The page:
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I recently got around to measuring effective throughputs on a pretty big, switched network. I measured the throughputs by having two laptops, both running Iperf; one being the server, the other a client. I made sure to measure both the up- and downlink throughputs. My problem comes from the fact that some 100 Mbit/s paths were measured as everything from 50 to 80 Mbit/s. That seems kind of low, even taking overhead and plenty of active users into account.

Some useful information:

The network uses RSTP and has no routed hops. There are at least 100 active users along the path from the Iperf client to the server. The throughputs were measured on paths with at least three 100 Mbit/s switches between the two laptops. I measured using TCP.

So my question can be summarized as: are these values something to be expected

Another question: I also got about 250-300 Mbit/s on a Gigabit switch while having the two nodes plugged into it. I used regular straight-through cables for both nodes. This can't be expected, even though the switch is in use by other machines, right?

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    Switched networks are almost invariably all wire-speed, excluding microbursting. I would suspect your measurement kit may not scale to required rates. Also network should always be measured with UDP, TCP tends to measure hosts TCP stack implementation. – ytti Sep 6 '13 at 12:06
  • @ytti, I would say your response is true, as long as you confine the hosts to one TCP socket each. If you use iperf to open five parallel TCP sockets between the same hosts, you will saturate the link as long as the host isn't limited by the CPU or PCI bus – Mike Pennington Sep 6 '13 at 12:18
  • Thanks for the reply! Both laptops have Gigabit network interfaces, and Iperf supports well-over 100 Mbit/s. I measured using TCP because that's what most users will be using, so I'm not really interested in the absolutely highest throughput possible, but rather what an average user can expect. Does that make sense? – Dave Sep 6 '13 at 12:22
  • @Dave, If your goal is to quantify the average user experience, you just made these measurements very situational and application dependant... iperf wont measure that – Mike Pennington Sep 6 '13 at 12:28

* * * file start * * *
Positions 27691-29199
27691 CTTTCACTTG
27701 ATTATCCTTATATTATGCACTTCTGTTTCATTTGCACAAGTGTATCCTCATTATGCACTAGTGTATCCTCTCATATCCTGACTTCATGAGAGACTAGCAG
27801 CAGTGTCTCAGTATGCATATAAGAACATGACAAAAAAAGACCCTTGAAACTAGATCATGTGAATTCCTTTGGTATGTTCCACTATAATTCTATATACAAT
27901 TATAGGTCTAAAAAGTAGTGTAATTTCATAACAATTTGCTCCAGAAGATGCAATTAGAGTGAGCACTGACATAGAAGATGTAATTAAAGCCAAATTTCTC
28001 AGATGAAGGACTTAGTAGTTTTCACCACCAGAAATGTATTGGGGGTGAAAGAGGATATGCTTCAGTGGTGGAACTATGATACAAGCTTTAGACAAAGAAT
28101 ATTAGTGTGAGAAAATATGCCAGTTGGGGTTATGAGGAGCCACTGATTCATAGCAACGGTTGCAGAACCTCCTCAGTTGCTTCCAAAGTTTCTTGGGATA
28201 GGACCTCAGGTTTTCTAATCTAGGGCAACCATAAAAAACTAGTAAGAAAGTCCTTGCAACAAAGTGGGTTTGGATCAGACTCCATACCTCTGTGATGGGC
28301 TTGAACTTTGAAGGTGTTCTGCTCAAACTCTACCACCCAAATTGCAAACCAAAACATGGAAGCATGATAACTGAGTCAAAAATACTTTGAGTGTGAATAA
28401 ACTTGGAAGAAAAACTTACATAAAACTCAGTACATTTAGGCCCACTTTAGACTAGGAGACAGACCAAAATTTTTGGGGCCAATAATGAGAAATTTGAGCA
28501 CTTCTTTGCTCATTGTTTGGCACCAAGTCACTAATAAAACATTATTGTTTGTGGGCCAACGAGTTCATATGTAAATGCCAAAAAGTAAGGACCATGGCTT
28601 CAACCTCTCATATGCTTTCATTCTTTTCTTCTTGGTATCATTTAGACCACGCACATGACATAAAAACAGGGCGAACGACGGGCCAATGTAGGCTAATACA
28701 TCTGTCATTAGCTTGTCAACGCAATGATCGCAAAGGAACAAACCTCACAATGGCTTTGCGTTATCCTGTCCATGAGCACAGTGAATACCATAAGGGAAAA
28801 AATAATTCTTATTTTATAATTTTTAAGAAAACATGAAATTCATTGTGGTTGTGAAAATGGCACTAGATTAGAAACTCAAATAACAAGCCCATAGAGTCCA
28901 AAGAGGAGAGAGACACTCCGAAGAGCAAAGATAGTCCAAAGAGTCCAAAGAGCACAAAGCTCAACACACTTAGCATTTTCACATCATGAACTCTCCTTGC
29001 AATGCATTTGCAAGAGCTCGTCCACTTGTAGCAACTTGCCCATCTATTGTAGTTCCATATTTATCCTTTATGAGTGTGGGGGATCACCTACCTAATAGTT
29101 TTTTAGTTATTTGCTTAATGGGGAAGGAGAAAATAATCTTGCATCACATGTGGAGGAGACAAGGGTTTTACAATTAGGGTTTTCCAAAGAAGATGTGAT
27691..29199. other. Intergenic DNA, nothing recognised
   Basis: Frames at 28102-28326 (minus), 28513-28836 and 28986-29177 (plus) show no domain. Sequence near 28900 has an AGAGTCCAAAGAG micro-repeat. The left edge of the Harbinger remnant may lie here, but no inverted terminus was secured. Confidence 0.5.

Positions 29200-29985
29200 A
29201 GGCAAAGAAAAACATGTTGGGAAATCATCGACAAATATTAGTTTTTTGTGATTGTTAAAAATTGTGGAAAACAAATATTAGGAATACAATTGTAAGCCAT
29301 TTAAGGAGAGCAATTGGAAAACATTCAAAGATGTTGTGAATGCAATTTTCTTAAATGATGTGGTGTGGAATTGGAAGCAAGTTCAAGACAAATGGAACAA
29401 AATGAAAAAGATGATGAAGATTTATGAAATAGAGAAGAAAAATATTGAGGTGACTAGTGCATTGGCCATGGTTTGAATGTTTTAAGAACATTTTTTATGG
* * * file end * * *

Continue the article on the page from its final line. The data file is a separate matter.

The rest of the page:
• It's indeed very situational, but each individual measurement isn't as important as comparing several of them to each other. Iperf will measure the highest throughput on a given path using TCP, right? – Dave Sep 6 '13 at 12:31
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With throughput defined as the amount of data transferred from point A to point B in a period of time. The significant variables in throughput are: Latency, Packet Size, and Retransmissions (quality). This was proven with the Mathis Equation.

http://www.slac.stanford.edu/comp/net/wan-mon/thru-vs-loss.html

TCP Basics: TCP connections establish a session with a SYN, the receiving machine sends and ACK, Then data flows. When the window (setting in windows saying how much data to collect before it asks for validation/acknowledgement of receipt) fills up another set of acknowledgements are sent to start the next flow of data.

If your environment has the default MTU of 1500, and you introduce a device that has an MTU of 1460, this will slow down your network because all packets flowing through the device will be fragmented; when the 1500 packet hits the device with MTU of 1460 it will fragment the packet into two packets and transmit it.

If you have Jumbo frames enabled and your MTU is 9220 you will get much higher throughput, 5 times higher. Each payload is larger even though the packet has the same latency.

In short: Throughput is conditional and depended on both host and network device settings. Use the Mathis Equation as a guide for what you could expect with the given data points for your network. Validate your findings and verify units; Megabit/sec and Megabyte or Kilobit and Kilobyte are not the same.

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Test with UDP to get an accurate throughput measurement. Also, you'll need to increase the UDP send rate above the default to get a good measurement. With TCP, you'll be dealing with windowing which will give you an artificially low number for your purposes. I typically try to send UDP above the known link speed. You'll then see your send rate as X and your actual throughput as some number less than X.

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You can turn off TCP windowing with iperf using the -N option for "tcp no-delay". As per the documentation "set TCP no delay, disabling Nagle's Algorithm"

I would highly recommend using this option with concurrent TCP sessions to simulate something closer to ACTUAL network traffic rather than shooting a UDP blast.

  • This reads more as a long comment and not an answer. If I convert it to a comment, it is too long and will be truncated. Could you please edit to make this an answer or remove it and add your comments where they are appropriate (requires 50 reputation)? – YLearn Nov 13 '13 at 18:06

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